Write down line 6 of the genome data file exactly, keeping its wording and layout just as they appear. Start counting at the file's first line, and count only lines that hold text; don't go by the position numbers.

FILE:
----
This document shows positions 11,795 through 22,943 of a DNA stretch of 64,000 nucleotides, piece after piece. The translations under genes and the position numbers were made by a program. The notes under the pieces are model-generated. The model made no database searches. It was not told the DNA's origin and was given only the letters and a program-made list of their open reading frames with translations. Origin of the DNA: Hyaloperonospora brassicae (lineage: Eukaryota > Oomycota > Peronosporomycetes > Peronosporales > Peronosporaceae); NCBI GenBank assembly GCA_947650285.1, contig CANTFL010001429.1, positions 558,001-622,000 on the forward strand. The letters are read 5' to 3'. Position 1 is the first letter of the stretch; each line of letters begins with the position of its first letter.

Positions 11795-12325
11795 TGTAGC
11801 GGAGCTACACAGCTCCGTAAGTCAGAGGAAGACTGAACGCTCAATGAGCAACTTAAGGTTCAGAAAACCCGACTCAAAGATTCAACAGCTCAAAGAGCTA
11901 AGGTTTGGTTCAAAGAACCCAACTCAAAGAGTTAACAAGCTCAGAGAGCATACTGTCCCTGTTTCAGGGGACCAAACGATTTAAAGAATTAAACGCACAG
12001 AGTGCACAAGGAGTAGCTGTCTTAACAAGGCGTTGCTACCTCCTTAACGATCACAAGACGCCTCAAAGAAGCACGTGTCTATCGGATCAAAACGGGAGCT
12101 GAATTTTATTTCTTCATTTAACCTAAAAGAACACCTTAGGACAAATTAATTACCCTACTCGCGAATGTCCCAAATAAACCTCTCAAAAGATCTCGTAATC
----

12001 AGTGCACAAGGAGTAGCTGTCTTAACAAGGCGTTGCTACCTCCTTAACGATCACAAGACGCCTCAAAGAAGCACGTGTCTATCGGATCAAAACGGGAGCT